Ninety-five patients with a mean age of 47.06 years (±12.8) participated, the majority were female (66.7%), Malay (72.6%). The prevalence of ever-CAM use was 61.1%. The non-ever-CAM users’ mean age was 51±13.9 years while the ever-CAM users’ mean age was 44.5 ±11.5 years (P = 0.021). Sixty-three females (66.8%) used CAM compared to 14 males (43.8%) (P = 0.014). Thirty-six (62.1%) CAM users had not discussed use of CAM with their doctors. The main reason of non-disclosure was the doctor never asked (55.6%), and the main sources of information about CAM were family and relatives (46.6%). There was no significant difference between use of CAM and knowledge about asthma. The majority of asthmatic patients used rubs (39%), foods (16.9%) and herbs (16.9%). About 76% of asthmatic patients perceived CAM as good for their disease management. On linear multiple regression, Malay race (P = 0.026) and female gender (P = 0.006) were significant predictors of CAM use.
Use of CAM among asthmatic patients is relatively high, particularly among females. The majority of asthmatic patients valued the use of CAM. Non-disclosure was high in this study. Health education of asthmatic patients about CAM is highly recommended.
PMCID: PMC3131752  PMID: 21760841
Asthma; complementary and alternative medicine; disclosure; Malaysia
22.  Metabolic syndrome, insulin resistance, fibrinogen, homocysteine, leptin, and C-reactive protein in obese patients with obstructive sleep apnea syndrome 
Annals of Thoracic Medicine  2011;6(3):120-125.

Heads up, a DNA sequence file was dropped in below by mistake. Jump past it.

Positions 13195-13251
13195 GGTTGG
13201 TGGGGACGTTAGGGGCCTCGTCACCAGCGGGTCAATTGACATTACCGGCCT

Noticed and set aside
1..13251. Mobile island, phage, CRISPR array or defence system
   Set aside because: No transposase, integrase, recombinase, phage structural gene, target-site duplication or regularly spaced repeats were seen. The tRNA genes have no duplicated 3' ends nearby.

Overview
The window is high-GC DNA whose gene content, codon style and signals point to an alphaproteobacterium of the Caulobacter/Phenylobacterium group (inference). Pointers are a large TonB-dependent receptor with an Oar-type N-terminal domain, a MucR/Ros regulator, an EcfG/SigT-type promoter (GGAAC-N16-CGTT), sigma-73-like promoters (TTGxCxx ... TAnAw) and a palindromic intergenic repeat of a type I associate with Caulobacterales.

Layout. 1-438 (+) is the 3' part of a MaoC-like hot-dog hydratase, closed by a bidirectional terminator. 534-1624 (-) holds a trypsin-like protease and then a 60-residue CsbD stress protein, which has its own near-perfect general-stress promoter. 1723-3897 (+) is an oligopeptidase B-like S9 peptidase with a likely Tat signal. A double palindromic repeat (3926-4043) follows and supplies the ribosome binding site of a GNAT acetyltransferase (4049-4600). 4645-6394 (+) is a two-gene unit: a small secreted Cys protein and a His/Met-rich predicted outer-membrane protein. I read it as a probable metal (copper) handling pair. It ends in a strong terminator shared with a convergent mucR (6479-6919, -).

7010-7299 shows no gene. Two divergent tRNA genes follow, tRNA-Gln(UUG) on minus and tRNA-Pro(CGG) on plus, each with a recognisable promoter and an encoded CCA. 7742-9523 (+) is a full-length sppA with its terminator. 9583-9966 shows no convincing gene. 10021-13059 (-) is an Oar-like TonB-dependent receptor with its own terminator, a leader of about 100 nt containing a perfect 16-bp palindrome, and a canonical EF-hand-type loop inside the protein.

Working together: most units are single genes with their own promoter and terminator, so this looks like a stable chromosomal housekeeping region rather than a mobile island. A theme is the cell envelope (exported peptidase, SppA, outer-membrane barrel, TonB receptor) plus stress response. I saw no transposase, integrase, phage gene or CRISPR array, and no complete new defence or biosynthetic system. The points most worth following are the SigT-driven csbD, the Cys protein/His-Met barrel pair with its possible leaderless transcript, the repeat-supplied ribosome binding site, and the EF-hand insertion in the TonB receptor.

The prevalence of obstructive sleep apnea syndrome (OSAS) and metabolic syndrome is increasing worldwide, in part linked to epidemic of obesity. The purposes of this study were to establish the rate of metabolic syndrome and to compare fibrinogen, homocysteine, high-sensitivity C-reactive protein (hsCRP), leptin levels, and homeostasis model assessment insulin resistance (HOMA-IR) in the obese patients with and without OSAS.
The study population included 36 consecutive obese patients with OSAS (23 males; mean age, 50.0 ±19.7 years), and 34 obese patients without OSAS (17 males; mean age, 49.7±11.1 years) were enrolled as control group. Metabolic syndrome was investigated; fibrinogen, homocysteine, CRP, and leptin levels were measured, and IR was assessed.
Metabolic syndrome was found in 17 (47.2%) obese OSAS patients, whereas only 29.4% of obese subjects had metabolic syndrome (P > 0.05). Obese patients with OSAS had significantly higher mean levels of triglyceride (P < 0.001), total-cholesterol (P = 0.003), low-density lipoprotein-cholesterol (P = 0.001), fasting glucose (P = 0.01), HOMA-IR (P <0.001), thyroid-stimulating hormone (P = 0.03), fibrinogen (P < 0.003), hsCRP (P <0.001), and leptin (P = 0.03) than control group . Besides, leptin level was positively correlated with waist (r = 0.512, P = 0.03) and neck circumferences (r = 0.547, P = 0.03), and fasting glucose (r = 0.471, P = 0.04) in OSAS patients, but not in obese subjects.
This study demonstrated that obese OSAS patients may have an increased rate of metabolic syndrome and higher levels of serum lipids, fasting glucose, IR, leptin, fibrinogen, and hsCRP than obese subjects without sleep apnea. Thus, clinicians should be encouraged to systematically evaluate the presence of metabolic abnormalities in OSAS and vice versa.
PMCID: PMC3131753  PMID: 21760842
C-reactive protein; fibrinogen; homocysteine; insulin resistance; leptin; metabolic syndrome; obesity; obstructive sleep apnea syndrome
23.  Predictors of malignancy in EUS-guided FNA for mediastinal lymphadenopathy in patients without history of lung cancer 
Annals of Thoracic Medicine  2011;6(3):126-130.
Mediastinal lymphadenopathy (ML) poses a great diagnostic challenge.
To investigate the predictors of malignancy in endoscopic ultrasound (EUS)-guided fine-needle aspiration (FNA) of ML in patients without known lung cancer.
Retrospective study.
Tertiary referral center.
One hundred eight patients without known lung cancer who underwent EUS guided-FNA for ML between 2000 and 2007. All subjects underwent EUS-guided FNA. Data was collected on patients′ demographics, and lymph node (LN) characteristics. Diagnosis of LN malignancy was based on FNA findings and clinical follow-up.